Weaning Myself off Facebook

This is about me. This isn’t a judgement on you.

Hi, friends. Many of you already know that I don’t do new years resolutions. I don’t want to make an arbitrary decision on a specific annual calendar day to grandly proclaim that I’m going to change something huge. I like to be more mindful of my life and make small decisions throughout the year to course-correct my life into something more positive.

A few years ago, I tried to give up Facebook entirely. “Good bye, my Facebook friends, foooorrrrrr evaaaaaaaar!” [long pause] “Hey, what’s up? Check out this cute kitten video.” I failed. It was too big a proclamation. Too big a change.

I deleted Facebook Messenger from my phone a while back, and although I generally don’t miss it, the little red numbers in the app telling me I have messages (and the prompt to install Messenger when I click on them) is a dark pattern that’s really annoying. I’m annoyed by the news articles, the avalanche of what’s terrible in the world, the epidemic propagation of fake news links, the company flagrantly disregarding privacy. Deleting Messenger was a small step in the right direction.

My trust in Facebook is at an all-time low. Their entire business model is based around surveillance capitalism. Whether it’s selling data overseas, leaving fake reviews for their latest panopticon, preying on children with in-app purchases, or sitting on their hands during Russian election tampering, they’re happily making a profit and not giving a fuck about anyone but the shareholders. I’m not a shareholder, or even a customer. I and my history of activities are product that’s bought, sold, and traded.

So I’m taking another small step. I’m deleting the Facebook app from my phone. Thankfully, I don’t have a Samsung with an undeletable Facebook. I can delete it, just as I did with Messenger. I won’t be totally cut off. This is not another failed “goodbye my Facebook friends, foreeeeevvvvaaaaar!” I’ll still have access via web browser — just as I do with Messenger now. I’ll eventually see party invites and other important news. I just won’t be checking it on the bus. On the toilet. During tea breaks. While waiting for food at the carts. The hope is that it will be out-of-sight, out-of-mind.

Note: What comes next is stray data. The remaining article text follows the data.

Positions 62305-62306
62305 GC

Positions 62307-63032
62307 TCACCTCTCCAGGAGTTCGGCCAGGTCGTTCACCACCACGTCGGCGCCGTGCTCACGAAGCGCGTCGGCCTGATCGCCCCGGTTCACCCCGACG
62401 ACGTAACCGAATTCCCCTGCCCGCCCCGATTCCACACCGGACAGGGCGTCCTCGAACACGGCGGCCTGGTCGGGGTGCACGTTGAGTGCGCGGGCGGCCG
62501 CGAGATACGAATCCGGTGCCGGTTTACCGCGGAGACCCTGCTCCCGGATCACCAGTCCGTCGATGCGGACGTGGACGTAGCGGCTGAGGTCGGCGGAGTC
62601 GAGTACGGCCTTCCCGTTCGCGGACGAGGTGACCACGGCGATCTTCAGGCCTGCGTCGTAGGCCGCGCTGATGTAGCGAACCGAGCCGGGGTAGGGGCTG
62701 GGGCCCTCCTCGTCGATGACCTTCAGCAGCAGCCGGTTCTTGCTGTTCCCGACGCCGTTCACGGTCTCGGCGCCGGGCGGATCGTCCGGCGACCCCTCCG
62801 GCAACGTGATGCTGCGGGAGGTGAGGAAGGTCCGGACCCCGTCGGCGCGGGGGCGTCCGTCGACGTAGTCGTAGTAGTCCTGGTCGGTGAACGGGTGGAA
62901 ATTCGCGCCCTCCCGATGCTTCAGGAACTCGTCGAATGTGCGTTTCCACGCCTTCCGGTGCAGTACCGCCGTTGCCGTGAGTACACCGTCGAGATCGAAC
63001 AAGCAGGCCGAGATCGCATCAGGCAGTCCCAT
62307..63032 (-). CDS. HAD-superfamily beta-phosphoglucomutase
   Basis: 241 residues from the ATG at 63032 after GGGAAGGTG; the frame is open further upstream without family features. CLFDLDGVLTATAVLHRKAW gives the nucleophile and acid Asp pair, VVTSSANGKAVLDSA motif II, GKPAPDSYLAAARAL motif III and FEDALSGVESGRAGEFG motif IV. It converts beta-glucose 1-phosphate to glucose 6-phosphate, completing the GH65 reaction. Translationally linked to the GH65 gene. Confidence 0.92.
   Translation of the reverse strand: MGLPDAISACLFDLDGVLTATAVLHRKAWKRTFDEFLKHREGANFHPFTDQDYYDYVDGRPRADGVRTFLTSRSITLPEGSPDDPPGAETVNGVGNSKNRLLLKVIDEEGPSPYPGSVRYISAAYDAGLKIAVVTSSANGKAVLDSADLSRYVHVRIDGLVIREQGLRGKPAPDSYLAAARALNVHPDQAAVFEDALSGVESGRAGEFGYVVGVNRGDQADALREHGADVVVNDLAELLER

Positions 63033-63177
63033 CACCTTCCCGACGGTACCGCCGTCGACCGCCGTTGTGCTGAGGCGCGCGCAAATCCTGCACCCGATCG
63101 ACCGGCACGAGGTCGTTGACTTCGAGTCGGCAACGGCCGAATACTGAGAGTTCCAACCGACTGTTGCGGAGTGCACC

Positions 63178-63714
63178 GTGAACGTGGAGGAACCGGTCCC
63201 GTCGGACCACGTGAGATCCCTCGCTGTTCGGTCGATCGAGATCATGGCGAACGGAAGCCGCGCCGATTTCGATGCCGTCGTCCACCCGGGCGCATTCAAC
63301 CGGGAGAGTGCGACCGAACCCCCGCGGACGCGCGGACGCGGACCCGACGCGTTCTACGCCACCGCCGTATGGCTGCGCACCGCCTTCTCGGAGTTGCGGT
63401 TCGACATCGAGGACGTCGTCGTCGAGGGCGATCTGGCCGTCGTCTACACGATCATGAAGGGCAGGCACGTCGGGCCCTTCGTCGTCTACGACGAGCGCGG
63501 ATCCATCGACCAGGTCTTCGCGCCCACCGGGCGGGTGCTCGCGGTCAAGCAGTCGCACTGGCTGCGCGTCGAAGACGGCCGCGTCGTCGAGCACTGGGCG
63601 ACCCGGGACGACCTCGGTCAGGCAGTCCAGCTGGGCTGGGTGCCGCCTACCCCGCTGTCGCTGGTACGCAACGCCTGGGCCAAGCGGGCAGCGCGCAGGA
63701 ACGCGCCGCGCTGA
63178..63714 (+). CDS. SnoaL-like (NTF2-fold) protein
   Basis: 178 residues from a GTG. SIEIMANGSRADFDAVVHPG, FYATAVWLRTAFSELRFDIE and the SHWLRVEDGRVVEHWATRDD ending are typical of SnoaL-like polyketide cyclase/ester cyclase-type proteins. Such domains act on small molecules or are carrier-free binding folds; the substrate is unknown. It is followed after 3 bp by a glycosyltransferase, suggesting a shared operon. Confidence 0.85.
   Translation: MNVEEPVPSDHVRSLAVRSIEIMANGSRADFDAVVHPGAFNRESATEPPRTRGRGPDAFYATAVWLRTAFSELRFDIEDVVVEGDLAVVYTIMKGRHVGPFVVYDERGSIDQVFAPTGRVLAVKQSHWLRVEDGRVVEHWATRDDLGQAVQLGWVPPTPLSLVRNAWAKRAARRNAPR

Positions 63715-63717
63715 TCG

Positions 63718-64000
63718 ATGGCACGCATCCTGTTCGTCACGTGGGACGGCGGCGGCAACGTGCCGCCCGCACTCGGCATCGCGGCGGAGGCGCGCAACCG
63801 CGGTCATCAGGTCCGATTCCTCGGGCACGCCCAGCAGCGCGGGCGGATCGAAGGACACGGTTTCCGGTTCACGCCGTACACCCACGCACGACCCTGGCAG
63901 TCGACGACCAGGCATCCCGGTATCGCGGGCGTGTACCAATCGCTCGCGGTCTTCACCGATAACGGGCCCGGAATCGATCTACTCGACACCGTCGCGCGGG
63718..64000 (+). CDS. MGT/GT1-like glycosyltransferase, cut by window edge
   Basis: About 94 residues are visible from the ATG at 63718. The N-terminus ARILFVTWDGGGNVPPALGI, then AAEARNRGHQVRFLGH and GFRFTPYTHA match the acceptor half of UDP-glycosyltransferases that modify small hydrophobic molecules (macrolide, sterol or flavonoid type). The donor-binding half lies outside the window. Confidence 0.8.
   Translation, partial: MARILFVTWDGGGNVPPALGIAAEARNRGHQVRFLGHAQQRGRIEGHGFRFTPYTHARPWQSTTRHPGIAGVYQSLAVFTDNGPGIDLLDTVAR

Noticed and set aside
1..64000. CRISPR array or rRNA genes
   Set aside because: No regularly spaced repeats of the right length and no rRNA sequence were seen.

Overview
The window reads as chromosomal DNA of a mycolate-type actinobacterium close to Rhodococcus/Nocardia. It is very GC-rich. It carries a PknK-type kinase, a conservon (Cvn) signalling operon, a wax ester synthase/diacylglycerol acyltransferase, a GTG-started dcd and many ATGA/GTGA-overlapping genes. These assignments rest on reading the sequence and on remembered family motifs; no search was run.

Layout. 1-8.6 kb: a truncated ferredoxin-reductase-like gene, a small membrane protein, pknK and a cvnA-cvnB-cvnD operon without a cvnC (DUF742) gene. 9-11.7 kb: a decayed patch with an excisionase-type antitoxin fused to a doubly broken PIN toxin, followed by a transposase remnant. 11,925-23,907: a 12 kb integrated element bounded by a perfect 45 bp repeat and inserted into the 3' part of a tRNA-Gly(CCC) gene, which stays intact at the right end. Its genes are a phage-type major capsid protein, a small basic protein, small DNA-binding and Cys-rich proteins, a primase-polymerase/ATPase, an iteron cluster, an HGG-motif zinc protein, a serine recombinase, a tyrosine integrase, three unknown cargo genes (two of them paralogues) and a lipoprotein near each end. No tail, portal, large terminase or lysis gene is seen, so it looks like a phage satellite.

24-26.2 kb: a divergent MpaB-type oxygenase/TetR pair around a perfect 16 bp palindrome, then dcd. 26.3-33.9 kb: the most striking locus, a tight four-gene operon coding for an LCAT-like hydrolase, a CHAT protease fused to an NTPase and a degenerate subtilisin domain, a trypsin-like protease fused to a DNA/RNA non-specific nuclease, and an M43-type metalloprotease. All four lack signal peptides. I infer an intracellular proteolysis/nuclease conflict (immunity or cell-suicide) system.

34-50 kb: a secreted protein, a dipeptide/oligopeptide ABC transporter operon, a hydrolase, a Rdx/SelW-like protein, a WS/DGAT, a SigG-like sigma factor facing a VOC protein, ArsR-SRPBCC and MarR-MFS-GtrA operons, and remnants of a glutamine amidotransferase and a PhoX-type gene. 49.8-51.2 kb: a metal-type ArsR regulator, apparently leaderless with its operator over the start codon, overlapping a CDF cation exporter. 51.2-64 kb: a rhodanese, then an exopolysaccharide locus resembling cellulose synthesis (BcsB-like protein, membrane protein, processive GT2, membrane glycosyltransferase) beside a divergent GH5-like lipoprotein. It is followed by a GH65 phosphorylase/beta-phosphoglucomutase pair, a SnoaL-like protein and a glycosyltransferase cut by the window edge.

I still have plenty of other social network options:

Mastodon is a decentralized Twitter. Think of it as a parallel to email. Maybe your email account is with Gmail. Your friend uses Hotmail. Your mom is still on AOL. Your employer runs their own email server. Mastodon is like that: no one company owns it. If you’d like to get a start, sign up at Mastodon.Cloud and look me up at @BrianEnigma@xoxo.zone. You can read a good getting-started intro at “How Does Mastodon Work?

Twitter still exists. They’re not yet as terrible as Facebook. Find me @BrianEnigma.

Instagram is technically owned by Facebook and hasn’t yet become a cesspool. You can find me there as BrianEnigma. My Instagram still cross-posts to Mastodon, Twitter, and Facebook.

My blogs are https://netninja.com (for tech projects) and https://blog.brianenigma.com (for personal projects).

My email and phone number are both out there, but I won’t be posting them here. Ask me if you don’t have one or the other.

And social networks aside, I really need to be spending more time reading novels and technical publications and working on projects and less time farting around Facebook. It’s been great, but I need to take a few steps back.

Thanks for listening and understanding.

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